# BFS revisited by nyut545e2

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BFS revisited

Algorithm bfs(G)                        Algorithm bfsFromVertex(G, v)
1.   Initialise Boolean array visited   1.   visited [v] = true
by setting all entries to false
2.   Q.enqueue(v)
2.   Initialise Queue Q
3.   while not Q.isEmpty() do
3.   for all v ∈ V do
4.      v ← Q.dequeue()
4.      if visited [v] = false then
5.      for all w adjacent to v do
5.         bfsFromVertex(G, v)
6.         if visited [w] = false then
7.            visited [w] = true
8.            Q.enqueue(w)
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Analysis of BFS
G = (V, E) graph with n vertices and m edges

• bfs without time spent in bfsFromVertex: Θ(n)

• Overall time spent in bfsFromVertex:
– Lines 1 and 2: O(n)
– Lines 3–8: executed once for each vertex v, requires time Θ(out-degree(v))

• Thus

Tbfs(n, m) = Θ(n) + O(n) +         Θ(out-degree(v)) = Θ(n + m).
v∈V
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Shortest Paths

G = (V, E) graph, v, w ∈ V

• A shortest path from v to w is a path from v to w of minimum length (i.e.,
with the minimum number of edges).

• The distance from v to w is the length of a shortest path from v to w.

• For every vertex v there is a shortest path tree rooted at v, i.e., a tree whose
vertices are all vertices of G reachable from v that has the property that all
paths in this tree from v to a vertex w are shortest paths from v to w.
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Shortest Path Problems
Single Pair Shortest Path (SPSP)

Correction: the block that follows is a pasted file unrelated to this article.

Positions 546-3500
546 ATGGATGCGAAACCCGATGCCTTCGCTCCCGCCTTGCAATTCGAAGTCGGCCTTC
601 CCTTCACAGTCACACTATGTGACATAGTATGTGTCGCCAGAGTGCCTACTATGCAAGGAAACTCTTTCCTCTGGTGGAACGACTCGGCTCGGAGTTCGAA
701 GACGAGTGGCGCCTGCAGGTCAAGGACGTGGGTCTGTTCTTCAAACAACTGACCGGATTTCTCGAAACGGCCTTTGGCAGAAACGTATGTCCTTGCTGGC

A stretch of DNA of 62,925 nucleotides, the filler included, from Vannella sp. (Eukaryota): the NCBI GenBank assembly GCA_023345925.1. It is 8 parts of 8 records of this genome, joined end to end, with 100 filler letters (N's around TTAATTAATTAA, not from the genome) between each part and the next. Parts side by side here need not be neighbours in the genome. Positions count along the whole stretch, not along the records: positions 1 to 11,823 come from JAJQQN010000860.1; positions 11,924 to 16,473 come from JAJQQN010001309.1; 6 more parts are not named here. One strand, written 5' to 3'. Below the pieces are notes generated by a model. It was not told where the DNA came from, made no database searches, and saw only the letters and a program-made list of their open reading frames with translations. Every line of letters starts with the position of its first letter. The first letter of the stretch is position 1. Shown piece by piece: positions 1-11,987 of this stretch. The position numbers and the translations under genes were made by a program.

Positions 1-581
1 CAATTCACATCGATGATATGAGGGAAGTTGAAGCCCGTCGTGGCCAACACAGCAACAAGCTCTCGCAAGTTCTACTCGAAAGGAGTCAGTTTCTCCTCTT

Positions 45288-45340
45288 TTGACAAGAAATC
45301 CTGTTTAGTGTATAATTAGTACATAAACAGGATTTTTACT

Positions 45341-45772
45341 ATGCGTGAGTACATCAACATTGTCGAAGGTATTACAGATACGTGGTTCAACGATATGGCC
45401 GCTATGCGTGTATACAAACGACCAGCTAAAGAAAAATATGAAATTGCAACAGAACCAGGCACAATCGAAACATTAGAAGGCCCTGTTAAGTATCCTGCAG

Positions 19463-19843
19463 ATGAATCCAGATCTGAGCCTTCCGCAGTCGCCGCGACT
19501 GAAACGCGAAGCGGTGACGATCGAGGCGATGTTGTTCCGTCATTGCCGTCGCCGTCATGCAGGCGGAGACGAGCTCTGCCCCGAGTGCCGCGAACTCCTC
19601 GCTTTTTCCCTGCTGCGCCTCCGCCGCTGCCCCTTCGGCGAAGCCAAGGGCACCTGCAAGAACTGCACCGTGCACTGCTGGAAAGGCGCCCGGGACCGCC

• Input: Graph G = (V, E), vertices v, w ∈ V
• Problem: Compute shortest path from v to w

Single Source Shortest Paths (SSSP)

• Input: Graph G = (V, E), vertex v ∈ V
• Problem: Compute shortest paths from v to all other vertices

All Pairs Shortest Paths (APSP)

• Input: Graph G = (V, E)
• Problem: Compute shortest paths between all pairs of vertices
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Representations of Distances and Shortest Paths

Distances

• Single Source: Distance array
• All Pairs: Distance matrix

Shortest path trees

• Single Source: Parent array
• All Pairs: Parent matrix
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Single Source Shortest Paths with BFS
Algorithm bfsSSSP(G, v)
1.   Initialise array distance by setting all entries to ∞
2.   Initialise array parent by setting all entries to nil
3.   Initialise Queue Q
4.   distance[v] = 0
5.   Q.enqueue(v)
6.   while not Q.isEmpty() do
7.       v ← Q.dequeue()
8.       for all w adjacent to v do
9.           if distance[w] = ∞ then
10.               parent[w] = v
11.               distance[w] = distance[v] + 1
12.               Q.enqueue(w)
13.   return parent
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Analysis

• bfsSSSP:
Θ(n + m)

• Variant for all pairs shortest paths:

Θ(n(n + m)) ≤ O(n3)
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A matrix-based approach to APSP
G = (V, E) graph with V = {0, 1, . . . , n − 1}

Distance Matrix: D = (dij )0≤i,j≤n−1 with

length of shortest path from i to j   if j is reachable from i
dij =
∞                                     otherwise

Our algorithms will only compute the distance matrix, a parent matrix can be
computed in time Θ(n3) from the distance matrix.
Lemma: For all i, j,
dij ≤ n − 1.
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Distances up to k
For k ≥ 0, let D ≤k = (d≤k )0≤i,j≤n−1, where
ij

dij    if dij ≤ k,
d≤k =
ij
∞      otherwise.

Then

• D≤1 is the adjacency matrix with 0 replaced by ∞ and 0s on the diagonal.
• D≤n−1 = D.
• For k ≥ 1,
≤(k−1)
d≤k =
ij       min     di        + d1j .